Controversial at the time of its release, ridiculed throughout subsequent years, and adored by a very small minority, The Blue Lagoon has received a limited edition Blu-ray release courtesy of Twilight Time. With only 3,000 copies available, fans of the 1980 teen romance would do well to scoop it up from Screen Archives while they can. Based on the 1908 novel by Henry De Vere Stacpoole, initially adapted for film in 1923 (a silent version), and again in 1949 (directed by Frank Launder), The Blue Lagoon is nothing if not enduringly popular. As recently as 2012, it was remade as a Lifetime movie.
The best that can be said for the 1980 version is that it works reasonably well as a guilty pleasure. During the plodding first act, a nasty shipwreck leaves two children and an aged cook stranded on a seemingly deserted island. Paddy the cook (Leo McKern) does the best he can parenting the kids, Richard (Glenn Kohan) and Emmeline (Elva Josephson). He warns them not to ingest poisonous berries. He discovers their island is, in fact, inhabited—apparently by cannibals. He lays down the law that the children stay on the shore where they landed.
Once the old man drinks himself to death, the youngsters are left to their own devices. As teenagers, Richard is portrayed by Christopher Atkins and Emmeline by Brooke Shields. The whole plot is built around the fact that these adolescents will eventually become sexually attracted to each other. Once they do, Randal Kleiser (who had hit the big time after directing Grease) teases the audience with a fairly lascivious (though ultimately harmless) piece of softcore fluff with a pseudo-profound conclusion. At least, I think that’s what he was going for.
Years before Robert Zemeckis attempted to inject some realism into the depiction of an unskilled individual stranded with limited resources in Cast Away, we see young Richard and Emmeline improbably living in a self-constructed bamboo house. The ingenuity it would take to build such a structure is far beyond the grasp of two uneducated teenagers. They have a limitless supply of fresh water and luckily Richard proves to be a born fisherman. We can only marvel at their luck in avoiding illness. The one instance of bad luck occurs when Emmeline accidently steps on a poisonous rockfish. Her recovery goes unexplained, but Douglas Day Stewart’s screenplay flirts with some impenetrable quasi-religious nonsense.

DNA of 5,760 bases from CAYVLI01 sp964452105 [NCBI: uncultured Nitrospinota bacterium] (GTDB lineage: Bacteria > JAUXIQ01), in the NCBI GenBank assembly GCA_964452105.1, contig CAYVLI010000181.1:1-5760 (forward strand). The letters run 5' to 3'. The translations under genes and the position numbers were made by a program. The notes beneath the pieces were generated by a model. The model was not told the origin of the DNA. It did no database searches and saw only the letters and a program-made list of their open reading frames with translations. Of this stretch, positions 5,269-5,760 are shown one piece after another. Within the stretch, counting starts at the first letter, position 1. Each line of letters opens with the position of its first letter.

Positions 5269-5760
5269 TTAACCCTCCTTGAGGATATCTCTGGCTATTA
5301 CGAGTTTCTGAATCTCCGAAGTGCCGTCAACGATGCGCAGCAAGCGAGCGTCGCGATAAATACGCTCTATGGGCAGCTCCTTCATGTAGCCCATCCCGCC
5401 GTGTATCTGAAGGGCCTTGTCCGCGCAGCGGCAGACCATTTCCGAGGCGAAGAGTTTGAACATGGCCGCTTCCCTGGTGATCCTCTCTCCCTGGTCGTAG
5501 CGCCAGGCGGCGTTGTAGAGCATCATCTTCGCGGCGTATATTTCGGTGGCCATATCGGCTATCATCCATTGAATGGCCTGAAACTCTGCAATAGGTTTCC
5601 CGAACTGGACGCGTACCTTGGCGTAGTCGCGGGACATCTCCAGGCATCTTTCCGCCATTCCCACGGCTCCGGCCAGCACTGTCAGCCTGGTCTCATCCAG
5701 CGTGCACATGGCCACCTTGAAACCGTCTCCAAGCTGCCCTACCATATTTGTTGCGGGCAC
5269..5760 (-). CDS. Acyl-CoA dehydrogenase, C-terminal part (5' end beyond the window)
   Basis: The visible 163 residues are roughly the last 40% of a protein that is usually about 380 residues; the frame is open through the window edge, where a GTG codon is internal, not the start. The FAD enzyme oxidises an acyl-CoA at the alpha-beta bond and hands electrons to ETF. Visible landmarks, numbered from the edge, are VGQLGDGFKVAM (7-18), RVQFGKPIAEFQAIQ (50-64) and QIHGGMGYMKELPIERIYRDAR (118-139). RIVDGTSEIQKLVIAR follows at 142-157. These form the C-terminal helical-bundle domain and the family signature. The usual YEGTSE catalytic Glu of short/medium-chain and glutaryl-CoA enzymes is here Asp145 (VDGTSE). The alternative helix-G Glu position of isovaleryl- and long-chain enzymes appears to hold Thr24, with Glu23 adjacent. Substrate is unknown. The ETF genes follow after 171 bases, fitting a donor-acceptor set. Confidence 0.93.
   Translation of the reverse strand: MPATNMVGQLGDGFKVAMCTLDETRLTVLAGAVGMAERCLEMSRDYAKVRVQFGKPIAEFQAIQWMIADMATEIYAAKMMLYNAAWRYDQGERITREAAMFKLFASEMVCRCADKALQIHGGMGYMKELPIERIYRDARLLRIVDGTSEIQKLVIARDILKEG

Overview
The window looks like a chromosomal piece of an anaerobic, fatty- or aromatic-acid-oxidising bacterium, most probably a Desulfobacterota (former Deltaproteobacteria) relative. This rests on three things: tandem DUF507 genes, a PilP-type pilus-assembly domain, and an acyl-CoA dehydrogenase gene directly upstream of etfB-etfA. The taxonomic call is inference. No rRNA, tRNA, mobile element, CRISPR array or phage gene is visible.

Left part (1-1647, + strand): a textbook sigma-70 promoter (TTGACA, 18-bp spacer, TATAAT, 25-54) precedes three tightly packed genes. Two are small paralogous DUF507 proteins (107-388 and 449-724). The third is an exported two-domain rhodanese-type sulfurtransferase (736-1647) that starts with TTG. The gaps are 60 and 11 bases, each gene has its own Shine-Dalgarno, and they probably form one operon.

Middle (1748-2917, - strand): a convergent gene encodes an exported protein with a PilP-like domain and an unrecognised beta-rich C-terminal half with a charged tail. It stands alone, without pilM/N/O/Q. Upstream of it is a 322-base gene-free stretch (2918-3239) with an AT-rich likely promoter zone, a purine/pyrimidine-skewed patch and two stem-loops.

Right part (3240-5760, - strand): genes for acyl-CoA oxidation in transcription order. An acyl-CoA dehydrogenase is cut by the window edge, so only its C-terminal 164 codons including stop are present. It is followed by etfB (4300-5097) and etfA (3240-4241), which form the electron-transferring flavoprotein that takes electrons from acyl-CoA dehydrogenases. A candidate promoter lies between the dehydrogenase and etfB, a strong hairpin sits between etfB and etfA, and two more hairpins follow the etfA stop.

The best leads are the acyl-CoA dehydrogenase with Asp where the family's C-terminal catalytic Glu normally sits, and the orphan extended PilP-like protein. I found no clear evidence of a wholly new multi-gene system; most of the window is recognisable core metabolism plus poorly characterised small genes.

The entire affair hinges around the question, “When will they start having sex?” Once they do, pregnancy is basically inevitable. Gestation comes and goes without incident. By the time the new parents are raising their child, they don’t even want to attract the attention of ships that happen to pass within their sight.
Add to this hokum the scenes where Richard and Emmeline venture to the other side of the island. Richard actually witnesses a human sacrifice. But at no point are the island natives integrated in the story in any meaningful way. They live out of sight and apparently are a lot less curious about the goings on around the island than Emmeline and Richard are. In fact, the whole “cannibalistic native tribe” angle could’ve been completely omitted without altering the plot one iota.
The Blue Lagoon looks quite good on Blu-ray, for the most part. The 1080p, AVC-encoded image is fairly heavy with grain, but it’s consistent and looks entirely appropriate for an early ‘80s film. The one caveat I have involves the scene where Richard tries to sail away from the island alone. The image during this scene isn’t just soft, it completely phases in and out of focus. I’m not sure what happened here. I suppose this could be inherent in the source, but it’s hard to believe footage this problematic would’ve ever made it to the final cut. This scene looks terrible (I watched it on two different displays just to be sure my eyes weren’t tricking me). It stands out like a sore thumb in a transfer that is otherwise sharp.
The 5.1 DTS-HD Master Audio mix is excellent, showcasing both the dialogue and the score by Basil Poledouris. Other than the clarity of these elements, there isn’t a whole lot to report—certainly nothing negative. There is a fair amount of subtly immersive ambiance that makes it easy to appreciate the care invested by the sound department, headed up by Emmy-nominated sound editor John Duffy.
Speaking of the Poledouris score, it’s available here as an isolated audio track, presented in 2.0 DTS-HD MA. Two commentary tracks have been ported over from a previous DVD edition. One track features director Randal Kleiser, screenwriter Douglas Day Stewart and Brooke Shields. The other also features Kleiser, only this time joined by Christopher Atkins. A vintage ten-minute production featurette has some interesting behind-the-scenes footage, including a brief look at Atkins’ audition. A handful of trailers rounds out of the supplements. As usual for Twilight Time releases, Julie Kirgo’s essay in the accompanying booklet is insightful and a feature in its own right.
For anyone satisfied primarily by beautiful cinematography (by Néstor Almendros in this case) and a memorable score, The Blue Lagoon certainly has positive attributes. But the dreadfully illogical and underdeveloped screenplay, made worse by amateurish performances by Atkins and Shields, is enough to cancel out the more accomplished elements.